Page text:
Observation 87936: Cerrena unicolor (Bull.) Murrill
When: 2012-02-18
Who: Insomnia
Herbarium specimen reported
0 Sequences

Found: Feb 16th, Southeastern Michigan, Lower Peninsula.

Weather: First day of Snow Melting, Small snow patches all over. Very soggy and wet.

Habitat: Down small Branch (I believe Oak). Quite softened, literally breaks into pieces.

Habit: Gregarious

Odor: Not Noticeable

Taste: Not noticeable to almost farinaceous

Size. 1cm to 4cm.
Shape when young. Pins are rounded, Slightly Convex to irregular plane
Shape when mature. Convex
Surface. Moist, Circular Striations where the various colors are like levels from margin to where attached to substrate, very soft like smooth skin almost. I also checked today, and the ground really sucked up the moisture, making the fruiting bodies really dry.
Margin. When young. Irregular plane to wavy.
When mature. Straight, regular, thin. Tan.
Color. When Moist. Greyish, with Greyish-brown striping.
When Dry. Whitish to Greyish-White.

Lamellae: Pores. Pin size. Mostly Equal in Size. Yellowish Tan to Brown.

Stipe: none.

Flesh: Same color as gills, with a brown separation line between lamellae and flesh of pileus. Juicy; taste not explainable but somewhat distinct, only slightly noticeable.

Mycellium: White, very small amounts under peeled bark.

Spores: White, Appearing almost beige under the microscope, pill capsule shaped. No noticeable dextrinoid or amyloid reaction, they just appeared to pick up the yellow hue of Iodine.

Proposed Names

-81% (1)
Recognized by sight
45% (2)
Recognized by sight
51% (1)
Recognized by sight: The irregular pores also occur in Cerrena, which is much more likely for Michigan.

Please login to propose your own names and vote on existing names.

Eye3 = Observer’s choice
Eyes3 = Current consensus


Add Comment
Hard to tell
By: Insomnia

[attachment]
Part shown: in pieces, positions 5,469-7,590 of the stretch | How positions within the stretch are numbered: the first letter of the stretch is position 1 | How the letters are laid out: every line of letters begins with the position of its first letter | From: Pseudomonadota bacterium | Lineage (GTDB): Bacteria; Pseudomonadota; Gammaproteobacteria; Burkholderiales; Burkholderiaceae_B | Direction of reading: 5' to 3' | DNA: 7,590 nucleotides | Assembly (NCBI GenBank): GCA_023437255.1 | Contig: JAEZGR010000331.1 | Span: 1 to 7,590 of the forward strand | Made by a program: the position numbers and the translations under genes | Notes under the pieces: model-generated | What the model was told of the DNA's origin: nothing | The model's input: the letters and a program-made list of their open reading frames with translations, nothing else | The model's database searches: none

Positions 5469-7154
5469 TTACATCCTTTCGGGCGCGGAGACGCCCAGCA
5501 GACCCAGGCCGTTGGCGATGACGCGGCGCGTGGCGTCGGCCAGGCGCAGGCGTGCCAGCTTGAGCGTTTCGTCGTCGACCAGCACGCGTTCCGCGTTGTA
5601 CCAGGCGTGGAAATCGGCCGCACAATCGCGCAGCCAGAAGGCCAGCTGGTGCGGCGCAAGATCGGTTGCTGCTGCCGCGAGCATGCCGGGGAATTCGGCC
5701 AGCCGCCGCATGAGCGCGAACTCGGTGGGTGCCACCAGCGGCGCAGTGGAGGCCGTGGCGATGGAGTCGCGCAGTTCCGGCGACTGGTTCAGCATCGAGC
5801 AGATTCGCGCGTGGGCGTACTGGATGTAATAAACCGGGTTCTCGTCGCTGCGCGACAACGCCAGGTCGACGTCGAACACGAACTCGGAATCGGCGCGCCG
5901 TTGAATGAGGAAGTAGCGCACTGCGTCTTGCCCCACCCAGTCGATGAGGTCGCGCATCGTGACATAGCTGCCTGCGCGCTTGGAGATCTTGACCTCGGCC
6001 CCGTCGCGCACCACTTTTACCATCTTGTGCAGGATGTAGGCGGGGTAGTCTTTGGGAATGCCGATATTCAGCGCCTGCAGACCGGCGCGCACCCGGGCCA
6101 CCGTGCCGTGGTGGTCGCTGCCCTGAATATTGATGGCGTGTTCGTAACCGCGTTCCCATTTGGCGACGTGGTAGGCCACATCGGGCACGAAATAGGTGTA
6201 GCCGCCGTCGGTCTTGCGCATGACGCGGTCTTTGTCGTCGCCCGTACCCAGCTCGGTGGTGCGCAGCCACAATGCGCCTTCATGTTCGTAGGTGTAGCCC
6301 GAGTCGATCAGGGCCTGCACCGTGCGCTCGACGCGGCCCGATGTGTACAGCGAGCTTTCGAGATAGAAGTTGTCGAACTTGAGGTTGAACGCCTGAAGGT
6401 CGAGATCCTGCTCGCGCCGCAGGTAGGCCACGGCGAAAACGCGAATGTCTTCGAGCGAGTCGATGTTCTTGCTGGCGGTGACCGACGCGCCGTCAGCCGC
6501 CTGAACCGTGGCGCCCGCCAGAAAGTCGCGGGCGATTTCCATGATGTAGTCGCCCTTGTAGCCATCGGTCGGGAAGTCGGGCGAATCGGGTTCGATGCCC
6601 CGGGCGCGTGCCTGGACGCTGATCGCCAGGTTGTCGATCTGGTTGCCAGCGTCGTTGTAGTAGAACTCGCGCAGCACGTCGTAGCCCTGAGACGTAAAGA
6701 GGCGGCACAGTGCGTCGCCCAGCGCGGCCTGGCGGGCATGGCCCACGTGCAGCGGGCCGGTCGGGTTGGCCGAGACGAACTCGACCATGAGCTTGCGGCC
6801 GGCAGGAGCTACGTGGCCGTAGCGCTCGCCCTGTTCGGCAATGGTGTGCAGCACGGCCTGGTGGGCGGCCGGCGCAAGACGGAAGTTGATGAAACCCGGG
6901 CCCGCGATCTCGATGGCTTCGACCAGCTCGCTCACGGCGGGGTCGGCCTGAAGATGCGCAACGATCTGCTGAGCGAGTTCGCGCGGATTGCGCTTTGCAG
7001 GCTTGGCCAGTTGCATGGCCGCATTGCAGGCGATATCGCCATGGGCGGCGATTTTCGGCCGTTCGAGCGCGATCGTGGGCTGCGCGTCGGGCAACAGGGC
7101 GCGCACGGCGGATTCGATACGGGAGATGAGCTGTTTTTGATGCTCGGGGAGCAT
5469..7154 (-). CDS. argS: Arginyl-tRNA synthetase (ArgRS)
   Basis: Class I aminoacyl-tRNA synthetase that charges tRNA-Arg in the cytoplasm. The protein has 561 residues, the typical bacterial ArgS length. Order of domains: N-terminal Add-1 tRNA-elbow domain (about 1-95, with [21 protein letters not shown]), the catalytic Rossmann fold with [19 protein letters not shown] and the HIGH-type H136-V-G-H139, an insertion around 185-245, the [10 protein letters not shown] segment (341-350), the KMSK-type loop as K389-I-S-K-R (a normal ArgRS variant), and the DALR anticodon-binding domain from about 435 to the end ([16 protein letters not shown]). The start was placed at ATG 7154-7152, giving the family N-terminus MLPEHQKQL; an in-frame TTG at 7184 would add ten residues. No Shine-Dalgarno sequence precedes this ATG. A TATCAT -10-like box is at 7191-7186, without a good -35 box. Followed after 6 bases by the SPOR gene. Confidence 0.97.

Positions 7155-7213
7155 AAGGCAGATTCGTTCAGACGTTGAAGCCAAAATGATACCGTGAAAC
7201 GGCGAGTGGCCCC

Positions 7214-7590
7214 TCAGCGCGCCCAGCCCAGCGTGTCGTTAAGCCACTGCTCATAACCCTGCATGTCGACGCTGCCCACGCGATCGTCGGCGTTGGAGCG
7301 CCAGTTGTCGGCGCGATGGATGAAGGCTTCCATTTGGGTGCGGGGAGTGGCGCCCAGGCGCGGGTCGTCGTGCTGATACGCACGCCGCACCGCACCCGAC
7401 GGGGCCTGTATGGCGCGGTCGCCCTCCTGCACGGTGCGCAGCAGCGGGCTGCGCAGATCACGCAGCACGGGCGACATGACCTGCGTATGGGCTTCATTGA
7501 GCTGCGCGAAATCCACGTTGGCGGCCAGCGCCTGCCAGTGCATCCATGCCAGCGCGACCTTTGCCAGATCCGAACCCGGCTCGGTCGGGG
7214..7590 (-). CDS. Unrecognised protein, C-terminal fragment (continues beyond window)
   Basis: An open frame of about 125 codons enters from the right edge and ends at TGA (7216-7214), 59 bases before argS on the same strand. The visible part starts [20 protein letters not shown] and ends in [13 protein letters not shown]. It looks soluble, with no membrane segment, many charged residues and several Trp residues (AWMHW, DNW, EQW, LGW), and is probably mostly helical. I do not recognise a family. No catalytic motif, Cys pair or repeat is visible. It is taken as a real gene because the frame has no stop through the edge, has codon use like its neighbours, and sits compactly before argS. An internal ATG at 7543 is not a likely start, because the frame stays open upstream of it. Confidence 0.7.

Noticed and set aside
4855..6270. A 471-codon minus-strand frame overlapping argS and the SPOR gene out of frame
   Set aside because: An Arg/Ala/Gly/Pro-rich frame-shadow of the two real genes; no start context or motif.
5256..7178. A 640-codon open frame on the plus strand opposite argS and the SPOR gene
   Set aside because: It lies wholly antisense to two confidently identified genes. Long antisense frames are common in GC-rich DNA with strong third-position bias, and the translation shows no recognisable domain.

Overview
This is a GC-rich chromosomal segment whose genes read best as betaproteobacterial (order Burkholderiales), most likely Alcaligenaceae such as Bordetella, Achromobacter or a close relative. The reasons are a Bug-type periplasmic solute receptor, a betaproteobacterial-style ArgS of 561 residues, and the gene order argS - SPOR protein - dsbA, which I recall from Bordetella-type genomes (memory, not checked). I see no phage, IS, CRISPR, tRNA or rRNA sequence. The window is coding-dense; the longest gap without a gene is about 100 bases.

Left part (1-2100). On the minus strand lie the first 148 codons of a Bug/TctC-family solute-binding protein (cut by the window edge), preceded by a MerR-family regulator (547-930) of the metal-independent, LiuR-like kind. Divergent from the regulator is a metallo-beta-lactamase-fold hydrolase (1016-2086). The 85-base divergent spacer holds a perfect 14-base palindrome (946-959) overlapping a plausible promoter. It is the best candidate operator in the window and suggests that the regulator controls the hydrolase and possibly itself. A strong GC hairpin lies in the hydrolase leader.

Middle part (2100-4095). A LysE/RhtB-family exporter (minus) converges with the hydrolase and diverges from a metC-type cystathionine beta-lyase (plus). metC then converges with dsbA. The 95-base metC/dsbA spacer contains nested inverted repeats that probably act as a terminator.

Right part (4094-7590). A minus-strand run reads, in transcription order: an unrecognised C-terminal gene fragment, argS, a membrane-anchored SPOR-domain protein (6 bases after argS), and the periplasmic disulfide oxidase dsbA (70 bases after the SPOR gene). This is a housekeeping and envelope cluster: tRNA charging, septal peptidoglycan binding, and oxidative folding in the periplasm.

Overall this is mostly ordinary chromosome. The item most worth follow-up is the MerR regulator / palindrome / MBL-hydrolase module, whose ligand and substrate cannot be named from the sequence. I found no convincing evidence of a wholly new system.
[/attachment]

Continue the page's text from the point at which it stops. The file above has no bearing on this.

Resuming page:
2012-02-19 15:48:47 EST (-0500)

Idk as shown in the two new images I uploaded of the cross section, they dont show any noticable hair. But it is possible and almost seems that their is hair that is so short and dense that it just seems to be a smooth hairless texture.

Its hard to tell

I guess I would consider it almost velvety like you would consider T. villosa. That seems pretty spot on.

‘densely hairy’
By: Britney Ramsey (Riverdweller)
2012-02-19 15:44:51 EST (-0500)

Are you saying the cap is bald and smooth?

Your first two pictures I snagged and color balanced, sharpened a bit, etc..
These seem to be hairy to me. The concentric bands of ridges and furrows show it particularly. unless I’m crazy which is possible.

When I found Trametes suaveolens it had a similar feel, very soft and smooth. I would have used the word tomentose to describe that, which I would also use to describe your first two pictures.
For whatever that’s worth :)

edit* I’d have to ask which of the specimens in your pictures that is a cross section of. Is it of the older flatter ones and the pores are all blown out and toothed also?

No hair.
By: Insomnia
2012-02-19 15:19:23 EST (-0500)

No hair whatsoever.
Images added of cross section.

T. villosa
By: Britney Ramsey (Riverdweller)
2012-02-19 12:39:15 EST (-0500)

(Hirsuta means hairy)
Insomnia’s notes mentioned ‘very soft like skin’. Insomnia, did you get a picture of a cross section?
I can agree with T. villosa.

the pore surface…
By: Richard Kneal (bloodworm)
2012-02-19 12:07:16 EST (-0500)

is tooth-like, which suggests Trametes villosa.

Just to get the ball rolling
By: Britney Ramsey (Riverdweller)
2012-02-18 21:08:13 EST (-0500)

Whether Daedaleopsis is right or not :)

Created: 2012-02-18 15:42:35 EST (-0500)
Last modified: 2016-10-02 12:53:01 EDT (-0400)
Viewed: 238 times, last viewed: 2017-09-25 20:03:03 EDT (-0400)
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